For years, women have worked toward equal pay in the workplace but still face challenges. People who make less money than they think they deserve may find difficulty paying necessary expenses and unexpected bills. No matter what you earn, loans for bad credit may be able to help you out of a financial jam.
According to a recent report from the American Association of University Women, females one year out of college make 82 cents for every dollar their male counterparts earn. In total, the average female graduate earns $35,296, while males make $42,918.
But it isn’t just women out of college who suffer from this pay gap. In addition, the average full-time female worker currently makes 77 cents for every dollar males earn. This rift has been relatively consistent for nearly a decade.
However, even though women with degrees earn less than men, it was noted that a college education is still very beneficial. Specifically, women with college degrees make 161 percent more than those with just a high school education. This is up from 153 percent in 1990.
College graduates who earn less right out of school can run into some serious financial difficulties, especially if they have student debt. However, with the right knowhow, you may be able to stay on top of your payments no matter how much you earn.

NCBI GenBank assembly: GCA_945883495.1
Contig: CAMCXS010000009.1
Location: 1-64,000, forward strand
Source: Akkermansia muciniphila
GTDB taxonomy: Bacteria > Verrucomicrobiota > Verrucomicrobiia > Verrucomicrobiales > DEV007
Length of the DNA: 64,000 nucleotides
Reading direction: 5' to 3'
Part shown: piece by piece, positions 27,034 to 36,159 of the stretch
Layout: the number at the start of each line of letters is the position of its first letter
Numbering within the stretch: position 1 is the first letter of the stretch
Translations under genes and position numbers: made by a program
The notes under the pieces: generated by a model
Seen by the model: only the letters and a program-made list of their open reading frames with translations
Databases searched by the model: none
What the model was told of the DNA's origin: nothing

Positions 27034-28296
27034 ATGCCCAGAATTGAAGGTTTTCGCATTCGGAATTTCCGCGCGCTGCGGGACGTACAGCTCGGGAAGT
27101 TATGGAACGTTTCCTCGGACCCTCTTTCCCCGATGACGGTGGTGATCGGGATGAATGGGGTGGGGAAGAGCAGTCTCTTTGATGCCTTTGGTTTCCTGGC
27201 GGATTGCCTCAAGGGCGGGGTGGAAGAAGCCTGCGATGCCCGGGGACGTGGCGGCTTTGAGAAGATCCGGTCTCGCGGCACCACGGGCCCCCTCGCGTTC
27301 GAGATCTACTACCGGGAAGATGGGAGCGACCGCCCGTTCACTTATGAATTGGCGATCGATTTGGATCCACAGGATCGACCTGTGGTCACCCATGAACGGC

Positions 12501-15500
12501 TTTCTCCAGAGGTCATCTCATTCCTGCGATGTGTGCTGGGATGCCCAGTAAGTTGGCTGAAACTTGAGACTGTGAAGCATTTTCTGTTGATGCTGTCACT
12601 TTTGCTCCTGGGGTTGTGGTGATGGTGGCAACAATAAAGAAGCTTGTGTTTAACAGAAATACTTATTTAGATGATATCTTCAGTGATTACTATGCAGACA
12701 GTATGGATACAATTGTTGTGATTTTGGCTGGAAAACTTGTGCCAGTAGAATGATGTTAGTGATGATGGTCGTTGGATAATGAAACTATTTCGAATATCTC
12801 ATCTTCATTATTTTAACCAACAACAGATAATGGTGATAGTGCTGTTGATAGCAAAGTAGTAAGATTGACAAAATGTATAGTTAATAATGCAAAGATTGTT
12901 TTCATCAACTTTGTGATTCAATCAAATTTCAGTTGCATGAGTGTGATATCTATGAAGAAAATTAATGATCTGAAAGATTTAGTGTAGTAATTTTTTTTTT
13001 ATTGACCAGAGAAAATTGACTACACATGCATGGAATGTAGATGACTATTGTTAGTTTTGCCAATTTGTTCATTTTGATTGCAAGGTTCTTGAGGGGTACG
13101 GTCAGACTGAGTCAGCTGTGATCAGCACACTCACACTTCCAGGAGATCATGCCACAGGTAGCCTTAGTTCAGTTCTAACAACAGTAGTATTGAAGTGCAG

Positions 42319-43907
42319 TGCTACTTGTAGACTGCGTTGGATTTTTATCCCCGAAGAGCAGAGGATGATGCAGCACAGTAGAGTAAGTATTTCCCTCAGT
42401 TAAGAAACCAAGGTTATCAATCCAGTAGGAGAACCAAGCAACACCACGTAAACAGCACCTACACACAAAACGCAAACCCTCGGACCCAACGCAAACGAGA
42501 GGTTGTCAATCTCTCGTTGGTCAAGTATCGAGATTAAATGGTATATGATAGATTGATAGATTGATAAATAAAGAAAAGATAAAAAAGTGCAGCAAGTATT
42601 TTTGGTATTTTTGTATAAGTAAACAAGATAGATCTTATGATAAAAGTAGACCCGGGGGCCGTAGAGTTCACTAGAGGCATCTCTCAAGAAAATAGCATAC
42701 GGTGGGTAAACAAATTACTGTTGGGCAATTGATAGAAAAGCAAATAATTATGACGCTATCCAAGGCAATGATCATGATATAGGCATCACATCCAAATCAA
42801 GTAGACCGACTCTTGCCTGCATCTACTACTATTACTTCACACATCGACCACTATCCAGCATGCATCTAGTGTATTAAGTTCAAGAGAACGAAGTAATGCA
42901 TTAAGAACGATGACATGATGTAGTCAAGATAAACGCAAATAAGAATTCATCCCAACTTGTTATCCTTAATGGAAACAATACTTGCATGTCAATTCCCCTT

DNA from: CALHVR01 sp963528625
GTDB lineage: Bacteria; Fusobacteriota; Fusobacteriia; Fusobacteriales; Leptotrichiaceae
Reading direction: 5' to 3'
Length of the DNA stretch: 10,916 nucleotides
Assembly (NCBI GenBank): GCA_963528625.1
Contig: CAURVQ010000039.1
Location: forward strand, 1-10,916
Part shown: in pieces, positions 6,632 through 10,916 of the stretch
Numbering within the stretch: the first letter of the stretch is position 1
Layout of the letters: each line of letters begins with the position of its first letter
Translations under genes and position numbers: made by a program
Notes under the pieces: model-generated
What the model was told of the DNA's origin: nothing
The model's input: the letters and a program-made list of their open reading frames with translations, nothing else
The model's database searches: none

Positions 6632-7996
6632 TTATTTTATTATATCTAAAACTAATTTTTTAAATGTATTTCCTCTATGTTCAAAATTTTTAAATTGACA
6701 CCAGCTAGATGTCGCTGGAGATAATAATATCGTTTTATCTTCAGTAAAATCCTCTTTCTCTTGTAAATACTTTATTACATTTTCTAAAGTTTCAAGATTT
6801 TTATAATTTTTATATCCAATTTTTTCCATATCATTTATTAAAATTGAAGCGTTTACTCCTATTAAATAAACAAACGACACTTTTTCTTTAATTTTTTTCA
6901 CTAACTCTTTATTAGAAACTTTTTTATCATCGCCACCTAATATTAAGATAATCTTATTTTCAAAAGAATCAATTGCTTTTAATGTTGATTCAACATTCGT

Basic Ways To Deal With Student Debt
Students who take on private loans to pay for college may face additional financial difficulty out of school. In contrast, those with federal student loans often find them more affordable to pay back and they often come with more favorable terms.
This makes it important to weigh all of your options before you enroll in classes at a college or plan to further your education.
On one hand, federal student loans often have lower interest rates, making them more affordable to pay off over time. In addition, these types of loans do not collect interest while you are still enrolled in classes.
On the other hand, private students loans may start to accumulate interest while you are still in school, resulting in a higher balance upon graduation. Also make sure to read the fine print. Sometimes these loan types come with hidden fees and unclear rules than could make them more expensive later on down the road.
What’s Your Balance And Repayment Options?
Understanding exactly how much you owe right out of college is critical to your repayment plan. The average student from the class of 2011 graduated with $26,000 in debt, up from $25,250 in 2010, according to the Institute for College Access and Success.
Depending on how much you make right off the bat, you may want to request an extended repayment option. This allows you to make smaller payments at first, which can be increased in the future once you start to earn more money. While this can result in additional interest, it can often be tax deductible, which can keep more money in your pocket.